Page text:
I’m a news fanatic. I need to know what’s going on in my world preferably without “spin.”
This past week, I was in a lobby of a San Francisco business playing Al Jazeera America on a large display. I’d never seen this station before. It was refreshing. It reminded of what the news was like when I was growing up: no agenda–just the news. I was able to contrast the same stories I’d seen on other cable news stations and very much liked what I saw.
American media, like our politicians, caters to certain constituencies, drama, and doom and gloom. For example, when Malaysian Air MH370 is ultimately found, that will be breaking news. Anything less at this point isn’t “breaking news.”
The news media has the ability to shine a spotlight on whatever they want. I first wrote of the crisis at the VA hospitals in 2012. How did this matter avoid the detection and broad reporting it deserved?
Just today, we’re hearing about an exchange of five Taliban prisoners held in Guantanamo for an American soldier whose condition was reportedly deteriorating. I’m delighted to hear about his release. Others are focused on the illegality of the action and the fact that rules weren’t followed. Yet, I’d be willing to bet if this American soldier had died in captivity, we’d be hearing that the Commander in Chief had not done enough to secure his release.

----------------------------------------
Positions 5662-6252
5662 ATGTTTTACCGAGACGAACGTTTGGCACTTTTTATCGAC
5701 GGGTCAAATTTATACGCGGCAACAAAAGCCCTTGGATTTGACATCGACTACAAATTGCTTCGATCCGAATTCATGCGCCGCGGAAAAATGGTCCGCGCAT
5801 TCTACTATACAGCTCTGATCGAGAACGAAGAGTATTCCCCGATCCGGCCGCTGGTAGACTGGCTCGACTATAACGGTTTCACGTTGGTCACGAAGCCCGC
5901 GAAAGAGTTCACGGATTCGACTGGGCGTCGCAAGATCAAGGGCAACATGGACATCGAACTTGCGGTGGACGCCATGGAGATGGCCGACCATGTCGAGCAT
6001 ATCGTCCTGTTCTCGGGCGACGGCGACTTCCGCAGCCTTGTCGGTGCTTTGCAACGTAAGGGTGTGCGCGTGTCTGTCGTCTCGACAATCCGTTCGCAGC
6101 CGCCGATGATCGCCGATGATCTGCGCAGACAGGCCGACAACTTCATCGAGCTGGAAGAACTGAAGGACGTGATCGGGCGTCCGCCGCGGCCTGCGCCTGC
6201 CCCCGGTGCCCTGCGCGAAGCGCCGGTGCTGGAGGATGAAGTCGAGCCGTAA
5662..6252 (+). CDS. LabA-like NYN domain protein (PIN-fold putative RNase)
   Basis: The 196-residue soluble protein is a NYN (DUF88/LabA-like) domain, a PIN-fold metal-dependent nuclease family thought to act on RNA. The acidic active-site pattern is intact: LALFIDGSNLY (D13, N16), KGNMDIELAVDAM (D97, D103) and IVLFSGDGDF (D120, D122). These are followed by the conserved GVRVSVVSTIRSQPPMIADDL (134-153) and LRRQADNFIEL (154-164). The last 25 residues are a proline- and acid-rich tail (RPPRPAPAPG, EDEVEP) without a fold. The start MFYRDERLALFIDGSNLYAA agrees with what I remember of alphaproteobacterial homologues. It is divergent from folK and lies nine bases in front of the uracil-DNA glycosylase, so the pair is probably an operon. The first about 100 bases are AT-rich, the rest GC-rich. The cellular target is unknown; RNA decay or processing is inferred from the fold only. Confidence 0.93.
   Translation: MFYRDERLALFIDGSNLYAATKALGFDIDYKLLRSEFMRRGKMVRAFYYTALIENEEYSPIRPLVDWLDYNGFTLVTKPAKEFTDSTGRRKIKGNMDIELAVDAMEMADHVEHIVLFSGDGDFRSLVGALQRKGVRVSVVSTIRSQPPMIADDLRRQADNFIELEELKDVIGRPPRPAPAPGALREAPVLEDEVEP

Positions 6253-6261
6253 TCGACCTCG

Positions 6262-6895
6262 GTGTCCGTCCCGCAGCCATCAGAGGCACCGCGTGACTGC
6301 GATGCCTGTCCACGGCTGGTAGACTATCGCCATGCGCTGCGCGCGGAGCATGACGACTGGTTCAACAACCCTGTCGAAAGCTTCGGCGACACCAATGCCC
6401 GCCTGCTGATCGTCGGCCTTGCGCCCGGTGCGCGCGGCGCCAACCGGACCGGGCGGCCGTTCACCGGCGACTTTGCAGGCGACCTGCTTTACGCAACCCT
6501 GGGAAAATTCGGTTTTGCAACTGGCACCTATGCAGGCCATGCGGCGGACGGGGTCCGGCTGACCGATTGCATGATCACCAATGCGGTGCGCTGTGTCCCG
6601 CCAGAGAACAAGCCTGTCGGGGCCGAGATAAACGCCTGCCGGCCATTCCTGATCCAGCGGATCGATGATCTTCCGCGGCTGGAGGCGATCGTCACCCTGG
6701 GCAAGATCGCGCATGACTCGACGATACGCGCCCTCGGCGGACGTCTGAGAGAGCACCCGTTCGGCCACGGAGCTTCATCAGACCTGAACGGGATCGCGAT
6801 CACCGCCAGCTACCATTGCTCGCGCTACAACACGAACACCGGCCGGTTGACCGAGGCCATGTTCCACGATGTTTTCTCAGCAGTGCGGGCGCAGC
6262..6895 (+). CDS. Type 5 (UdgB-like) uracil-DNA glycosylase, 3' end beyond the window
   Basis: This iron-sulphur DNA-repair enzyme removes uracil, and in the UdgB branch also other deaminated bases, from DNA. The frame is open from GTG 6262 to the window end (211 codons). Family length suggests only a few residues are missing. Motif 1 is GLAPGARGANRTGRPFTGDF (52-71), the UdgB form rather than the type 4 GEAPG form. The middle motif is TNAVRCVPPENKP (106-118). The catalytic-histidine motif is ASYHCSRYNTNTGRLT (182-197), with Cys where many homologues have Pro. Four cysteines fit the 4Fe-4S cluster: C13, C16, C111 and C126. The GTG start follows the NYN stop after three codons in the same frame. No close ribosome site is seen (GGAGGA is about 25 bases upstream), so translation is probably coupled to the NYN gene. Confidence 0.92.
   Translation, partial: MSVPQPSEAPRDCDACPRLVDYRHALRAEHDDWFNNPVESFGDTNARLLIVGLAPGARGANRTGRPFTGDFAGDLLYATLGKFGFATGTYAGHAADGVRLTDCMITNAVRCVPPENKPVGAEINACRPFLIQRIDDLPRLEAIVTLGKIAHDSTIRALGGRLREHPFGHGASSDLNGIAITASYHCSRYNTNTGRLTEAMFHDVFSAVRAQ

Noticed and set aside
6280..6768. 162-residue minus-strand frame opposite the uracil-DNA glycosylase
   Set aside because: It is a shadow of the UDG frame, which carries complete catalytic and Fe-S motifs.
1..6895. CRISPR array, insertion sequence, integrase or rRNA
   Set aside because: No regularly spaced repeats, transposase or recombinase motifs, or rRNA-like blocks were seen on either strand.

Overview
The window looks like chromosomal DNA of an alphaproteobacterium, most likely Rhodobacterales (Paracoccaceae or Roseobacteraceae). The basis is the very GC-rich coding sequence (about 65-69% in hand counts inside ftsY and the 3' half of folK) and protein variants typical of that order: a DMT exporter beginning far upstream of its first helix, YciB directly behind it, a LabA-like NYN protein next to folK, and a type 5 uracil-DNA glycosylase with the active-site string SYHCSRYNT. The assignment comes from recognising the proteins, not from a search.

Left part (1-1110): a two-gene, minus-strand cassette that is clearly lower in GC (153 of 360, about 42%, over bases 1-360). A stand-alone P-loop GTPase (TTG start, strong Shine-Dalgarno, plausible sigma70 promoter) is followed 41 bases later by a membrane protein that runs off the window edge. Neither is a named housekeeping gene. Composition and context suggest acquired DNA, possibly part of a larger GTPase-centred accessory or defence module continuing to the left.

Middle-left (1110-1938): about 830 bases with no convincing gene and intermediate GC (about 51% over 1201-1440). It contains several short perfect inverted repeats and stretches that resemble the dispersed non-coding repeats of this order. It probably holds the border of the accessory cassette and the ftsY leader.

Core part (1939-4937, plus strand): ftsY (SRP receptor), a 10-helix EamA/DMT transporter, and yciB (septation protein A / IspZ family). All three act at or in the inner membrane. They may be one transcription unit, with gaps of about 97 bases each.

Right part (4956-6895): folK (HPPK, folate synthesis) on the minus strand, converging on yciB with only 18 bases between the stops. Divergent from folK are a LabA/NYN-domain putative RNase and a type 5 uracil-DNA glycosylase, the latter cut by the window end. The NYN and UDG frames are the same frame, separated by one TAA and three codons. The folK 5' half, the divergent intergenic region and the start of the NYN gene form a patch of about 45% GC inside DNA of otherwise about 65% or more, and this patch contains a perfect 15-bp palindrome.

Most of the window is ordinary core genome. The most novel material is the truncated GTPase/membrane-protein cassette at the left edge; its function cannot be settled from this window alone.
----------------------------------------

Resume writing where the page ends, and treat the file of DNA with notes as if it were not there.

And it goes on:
The news is all too often used as a means to support an agenda. I’m convinced true democracy requires an independent media reporting the news without the spin.
In my lifetime, Walter Cronkite was considered the most trusted man in America. We don’t hear our media getting that level of respect today.
Businesses thrive when they are authentic: when they admit mistakes, learn from the mistakes and strive not to repeat them. Customers sense authenticity. They know the truth and merely want to hear it from you.
A recent blog post that should interest you
*a story about big company transformations
Thought for the week: